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Growing Organic Ginger in Containers, Pots, Backyards

Growing Organic Ginger in Containers

The botanical name of Ginger is Zingiber officinale and is a herbaceous perennial belonging to the family Zingiberaceae. The Ginger plant is grown for its aromatic, pungent, and spicy rhizomes, which are often referred to as Ginger roots. It is one of the world’s more well-known and useful plants, being used for centuries as a spice for flavoring food and as a medicinal plant.

A Step by Step Guide to Growing Ginger in Containers, Pots, and Backyard

Ginger can be grown in raised beds or trenches on the ground. It is also possible to grow Ginger in pots and containers in the backyard.

Making Organic Soil for Growing Ginger in Containers

Ginger plants can grow on a large variety of soils ranging from sandy and clayey loamy soils to red loamy soils. Though, it thrives best in deep, friable, and well-drained loamy soils that are also full of all the essential organic matters. Since they are not able to grow on alkaline soil, Ginger plantation must be avoided on such types of soil for better yield. The ideal pH level for growing Ginger is ranging from 5.3 to 6.8 which are almost neutral soils for the excellent growth of plants. The Ginger root grows in part to full shade and also likes rich, loose soil. If you’ll be planting Ginger in the ground, it’s a good idea to add lots of compost and rotted manure to the chosen spot. If you will be growing Ginger in containers, then using potting soil is a must.

The Ginger plant thrives in highly fertile, well-drained soil to feed the Ginger plant. Using a high quality commercial potting mix with organic matter is recommended. The soils can hold moisture and should have the free-draining capacity, so the Ginger roots don’t become waterlogged. If you are using garden soil, mix garden soil with well-rotted compost for better growth of Ginger roots. Don’t select poor in quality or high in clay soil. The Ginger plant needs loose well-drained soil if it has to develop big sized rhizomes. Add the good quality potting mix with plenty of extra added compost and Ginger loves organic manures like bio-compost or Vermicompost.

The best soil for the Ginger plant is loose, loamy, and rich in organic matter. Then, loamy soils allow water to drain freely, which will help prevent the rhizomes from becoming waterlogged. Thick mulch can provide nutrients, retain water, and help control weeds. Create a furrow about 12 to 18 inches deep and apply pre-plant, slow-release fertilizer and work it into the soil in the bottom of the furrow. Use a complete fertilizer that contains nitrogen, supplement with calcium and phosphorous and add compost to increase the organic matter in the soil, which will also improve the tilth of the soil and its ability to hold moisture.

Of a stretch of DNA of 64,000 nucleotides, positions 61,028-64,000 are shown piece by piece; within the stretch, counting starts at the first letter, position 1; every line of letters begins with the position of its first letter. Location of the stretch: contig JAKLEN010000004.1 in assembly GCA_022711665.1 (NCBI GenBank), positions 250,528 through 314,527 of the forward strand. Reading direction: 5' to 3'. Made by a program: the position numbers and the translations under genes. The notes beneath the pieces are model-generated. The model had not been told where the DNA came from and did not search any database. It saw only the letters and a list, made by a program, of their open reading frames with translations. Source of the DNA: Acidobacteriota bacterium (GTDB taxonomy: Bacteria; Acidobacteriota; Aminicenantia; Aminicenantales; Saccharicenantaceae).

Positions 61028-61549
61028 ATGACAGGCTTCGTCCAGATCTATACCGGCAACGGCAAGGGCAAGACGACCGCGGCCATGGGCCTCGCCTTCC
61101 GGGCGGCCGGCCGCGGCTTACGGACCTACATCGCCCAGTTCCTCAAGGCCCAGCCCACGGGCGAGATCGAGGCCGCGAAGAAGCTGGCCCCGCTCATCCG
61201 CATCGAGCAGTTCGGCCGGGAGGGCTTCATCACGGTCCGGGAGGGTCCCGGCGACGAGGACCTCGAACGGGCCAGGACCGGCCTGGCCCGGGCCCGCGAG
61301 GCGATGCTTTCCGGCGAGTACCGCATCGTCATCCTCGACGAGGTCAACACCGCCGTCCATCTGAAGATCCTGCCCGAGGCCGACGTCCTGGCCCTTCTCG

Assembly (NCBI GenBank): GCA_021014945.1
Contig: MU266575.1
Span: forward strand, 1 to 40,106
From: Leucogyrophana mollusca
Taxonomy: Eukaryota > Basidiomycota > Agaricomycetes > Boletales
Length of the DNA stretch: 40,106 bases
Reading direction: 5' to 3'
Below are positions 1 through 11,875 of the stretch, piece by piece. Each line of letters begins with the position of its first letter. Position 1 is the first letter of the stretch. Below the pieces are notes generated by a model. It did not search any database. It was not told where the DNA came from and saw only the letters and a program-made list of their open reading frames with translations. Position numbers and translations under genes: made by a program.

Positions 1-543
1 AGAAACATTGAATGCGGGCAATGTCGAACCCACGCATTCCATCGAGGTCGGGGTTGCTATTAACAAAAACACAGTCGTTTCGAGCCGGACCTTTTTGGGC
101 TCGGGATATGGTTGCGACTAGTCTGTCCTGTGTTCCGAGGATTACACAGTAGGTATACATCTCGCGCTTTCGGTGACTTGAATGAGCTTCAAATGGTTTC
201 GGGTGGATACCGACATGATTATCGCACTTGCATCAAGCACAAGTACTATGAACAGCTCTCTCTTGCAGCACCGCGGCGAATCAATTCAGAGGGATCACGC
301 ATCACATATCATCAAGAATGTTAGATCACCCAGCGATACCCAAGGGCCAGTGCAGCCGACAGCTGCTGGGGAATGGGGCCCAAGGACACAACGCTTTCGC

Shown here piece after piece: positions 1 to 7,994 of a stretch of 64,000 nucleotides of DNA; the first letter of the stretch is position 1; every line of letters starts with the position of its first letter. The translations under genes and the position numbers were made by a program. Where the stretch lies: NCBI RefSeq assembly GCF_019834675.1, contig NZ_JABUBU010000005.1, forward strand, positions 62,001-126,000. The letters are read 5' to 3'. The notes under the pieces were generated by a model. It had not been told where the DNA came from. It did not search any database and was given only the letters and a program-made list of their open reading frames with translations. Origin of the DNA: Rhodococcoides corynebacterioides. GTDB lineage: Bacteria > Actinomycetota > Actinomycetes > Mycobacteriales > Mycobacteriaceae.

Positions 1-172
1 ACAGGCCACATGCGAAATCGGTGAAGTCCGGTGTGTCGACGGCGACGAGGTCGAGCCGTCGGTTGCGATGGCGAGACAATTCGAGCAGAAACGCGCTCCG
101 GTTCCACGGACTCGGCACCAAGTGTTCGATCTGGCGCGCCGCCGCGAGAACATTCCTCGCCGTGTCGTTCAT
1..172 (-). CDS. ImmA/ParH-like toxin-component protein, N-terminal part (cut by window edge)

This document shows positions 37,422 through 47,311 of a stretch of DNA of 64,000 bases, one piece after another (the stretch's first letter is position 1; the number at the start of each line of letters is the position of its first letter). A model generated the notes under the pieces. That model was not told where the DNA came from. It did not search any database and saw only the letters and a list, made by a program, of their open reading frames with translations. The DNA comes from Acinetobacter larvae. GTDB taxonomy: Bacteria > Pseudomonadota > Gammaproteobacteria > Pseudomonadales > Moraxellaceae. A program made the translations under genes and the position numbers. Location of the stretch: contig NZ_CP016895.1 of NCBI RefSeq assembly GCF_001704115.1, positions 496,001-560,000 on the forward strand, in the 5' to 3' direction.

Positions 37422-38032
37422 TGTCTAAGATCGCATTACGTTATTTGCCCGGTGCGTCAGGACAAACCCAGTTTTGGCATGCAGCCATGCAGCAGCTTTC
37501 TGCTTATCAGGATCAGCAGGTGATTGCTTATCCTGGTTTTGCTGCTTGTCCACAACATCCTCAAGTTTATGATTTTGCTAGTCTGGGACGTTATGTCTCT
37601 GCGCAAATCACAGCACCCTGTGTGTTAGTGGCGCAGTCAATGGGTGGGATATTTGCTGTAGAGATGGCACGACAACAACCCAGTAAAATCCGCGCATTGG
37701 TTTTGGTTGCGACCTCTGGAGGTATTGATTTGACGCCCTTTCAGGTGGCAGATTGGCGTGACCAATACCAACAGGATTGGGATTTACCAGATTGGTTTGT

For growing Ginger plant, soil rich in organic matter provides Ginger with the nutrients it needs to produce healthy rhizomes, without the need for additional fertilizers and amendments. If your soil is lacking in organic matter, or if you are using a store-bought potting mix, stick to a regular fertilization schedule for Ginger plant. Moist and well-draining soil is optimal for Ginger plants. The soil mixture must hold moisture; however, it is important that Ginger plants not be exposed to overly saturated or waterlogged soil. The best soils for draining and moisture retention include sandy and loamy mixtures. Then, create a soil mixture using one part sand and one part compost for optimal drainage, as well as the proper amount of organic matter for fertilization.

How to grow Organic Ginger in the Backyard

You may think that growing Ginger is hard, but it’s easy. As long as you know a few tips and tricks, you can grow Ginger whether it’s in the backyard or a container. Growing Ginger is easy if you live in a warm, humid location. It likes warm temperatures and humidity.

Ginger is a unique and beautiful addition to your backyard garden. You can plant the same Ginger root and rhizomes that you see at the grocery store. Just make sure that you pick a root that has green eye buds and the Ginger plant grows huge and spreads horizontally so choose a shallow, wide container. Whether you are planting Ginger in the backyard or a container make sure you plant your Ginger root with the green eye buds pointing up and plant them about 4 inches deep.

To get started you can use organic Ginger from the local grocery store or food market. Ginger is a rhizome is also called a creeping rootstalk. This means it has an underground plant stem which is capable of producing the shoot and root system of a new plant. When you choose your Ginger, you’ll want a piece that looks plump and has multiple bumps or nubs. These are where the new stems will grow.